United Nations Security Council Resolution 1325 (UNSCR 1325) provides women with an important tool to claim their space in peacebuilding. Individual organizations have realized how important creativity is in terms of awareness-raising with regard to UNSCR 1325, and many women’s groups are actively working for UNSCR 1325 implementation at the grassroots level in different countries. Still, governments rarely push it, and many people remain unaware of its existence. Women involved in conflict prevention and resolution processes within faith-based settings face another challenge: They rarely operate at high decision-making levels within these settings. To change this, UNSCR 1325 needs to be promoted further at the grassroots level, and more specifically amongst religious communities . Finally, religious leaders need to be actviely involved in order to generate their support for women’s peace work.
How do we apply a gender perspective in faith-based peacebuilding?
Women peace activists working in faith-based contexts should work together, exchanging ideas and experiences, replicating successful examples and researching religious texts and teachings. An example of a successful move by women to change their role is that of the Afghan Peace Jirga to which the path was long but the effort opened new possibilities for them Afghanistan, including participation in the 2007 Afghanistan-Pakistan Peace Jirga in 2007. Another example comes from Kenya, where women have defied the male dominated order of religious leadership and have been ordained as Bishops, Reverends and Pastors, creating a platform for interpretation of the Bible from a woman’s perspective. During 2007, religious institutions in the country have given women a platform and facilities to meet and funds to work for peace.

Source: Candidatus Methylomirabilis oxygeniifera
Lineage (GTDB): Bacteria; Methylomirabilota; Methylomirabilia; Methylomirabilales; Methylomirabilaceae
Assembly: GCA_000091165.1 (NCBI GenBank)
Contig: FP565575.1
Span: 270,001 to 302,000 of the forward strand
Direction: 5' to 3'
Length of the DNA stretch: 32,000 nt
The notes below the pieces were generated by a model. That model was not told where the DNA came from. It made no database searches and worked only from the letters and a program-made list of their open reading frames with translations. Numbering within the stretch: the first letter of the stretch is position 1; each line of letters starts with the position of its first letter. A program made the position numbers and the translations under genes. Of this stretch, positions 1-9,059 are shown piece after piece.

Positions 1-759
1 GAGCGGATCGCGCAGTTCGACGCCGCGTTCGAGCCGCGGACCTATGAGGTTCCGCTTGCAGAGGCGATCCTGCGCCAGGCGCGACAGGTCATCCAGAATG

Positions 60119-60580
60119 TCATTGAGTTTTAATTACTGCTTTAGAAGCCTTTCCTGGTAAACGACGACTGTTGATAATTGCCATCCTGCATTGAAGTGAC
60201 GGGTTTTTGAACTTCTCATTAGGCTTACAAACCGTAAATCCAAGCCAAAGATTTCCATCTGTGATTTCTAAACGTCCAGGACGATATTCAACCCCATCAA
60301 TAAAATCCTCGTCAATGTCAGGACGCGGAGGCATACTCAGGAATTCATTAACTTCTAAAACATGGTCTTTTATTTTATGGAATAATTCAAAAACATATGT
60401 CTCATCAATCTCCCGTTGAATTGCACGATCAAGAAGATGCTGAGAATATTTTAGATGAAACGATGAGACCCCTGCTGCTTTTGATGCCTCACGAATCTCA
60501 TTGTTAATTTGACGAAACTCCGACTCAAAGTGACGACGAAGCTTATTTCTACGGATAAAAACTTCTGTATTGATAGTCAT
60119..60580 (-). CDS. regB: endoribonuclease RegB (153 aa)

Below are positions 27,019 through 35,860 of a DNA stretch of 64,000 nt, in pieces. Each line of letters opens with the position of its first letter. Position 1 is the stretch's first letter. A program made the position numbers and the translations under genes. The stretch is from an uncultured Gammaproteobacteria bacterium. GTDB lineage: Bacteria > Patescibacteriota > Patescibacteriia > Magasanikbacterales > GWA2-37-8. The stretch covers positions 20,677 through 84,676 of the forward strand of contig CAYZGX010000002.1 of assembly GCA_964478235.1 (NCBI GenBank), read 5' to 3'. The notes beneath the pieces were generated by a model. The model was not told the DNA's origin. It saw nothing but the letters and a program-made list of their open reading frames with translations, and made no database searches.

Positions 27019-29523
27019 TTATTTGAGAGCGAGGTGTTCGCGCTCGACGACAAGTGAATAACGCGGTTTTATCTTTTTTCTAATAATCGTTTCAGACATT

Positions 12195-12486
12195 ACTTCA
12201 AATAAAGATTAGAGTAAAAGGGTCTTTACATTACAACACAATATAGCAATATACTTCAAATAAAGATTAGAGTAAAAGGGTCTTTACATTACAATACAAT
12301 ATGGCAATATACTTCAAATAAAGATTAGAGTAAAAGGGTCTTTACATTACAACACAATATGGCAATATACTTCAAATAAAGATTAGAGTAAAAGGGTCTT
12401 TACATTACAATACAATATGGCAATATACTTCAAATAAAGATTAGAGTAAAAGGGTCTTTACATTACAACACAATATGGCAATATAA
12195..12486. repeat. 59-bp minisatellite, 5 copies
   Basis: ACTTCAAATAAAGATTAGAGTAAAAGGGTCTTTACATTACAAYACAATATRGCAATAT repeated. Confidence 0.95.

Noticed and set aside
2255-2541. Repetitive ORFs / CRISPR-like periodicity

Women have to be creative in their approaches and strategic in whom to involve, which includes involving men. Women also need safe spaces to meet and alliances with religious leaders who are sympathetic to their struggle.
The IFOR/WPP 2010 Interfaith Consultation in Cyprus concluded with three main recommendations for activists and policy makers in supporting the involvement of women in faith-based and interfaith peacebuilding 1) Supporting progressive religious scholars and activists and sustaining each other by creating a support network 2) Building bridges by involving progressive male religious leaders and showcasing how men are also victims of fundamentalist interpretations. 3) Creating awareness and further education of UNSCR 1325 and relating it to local realities and contexts.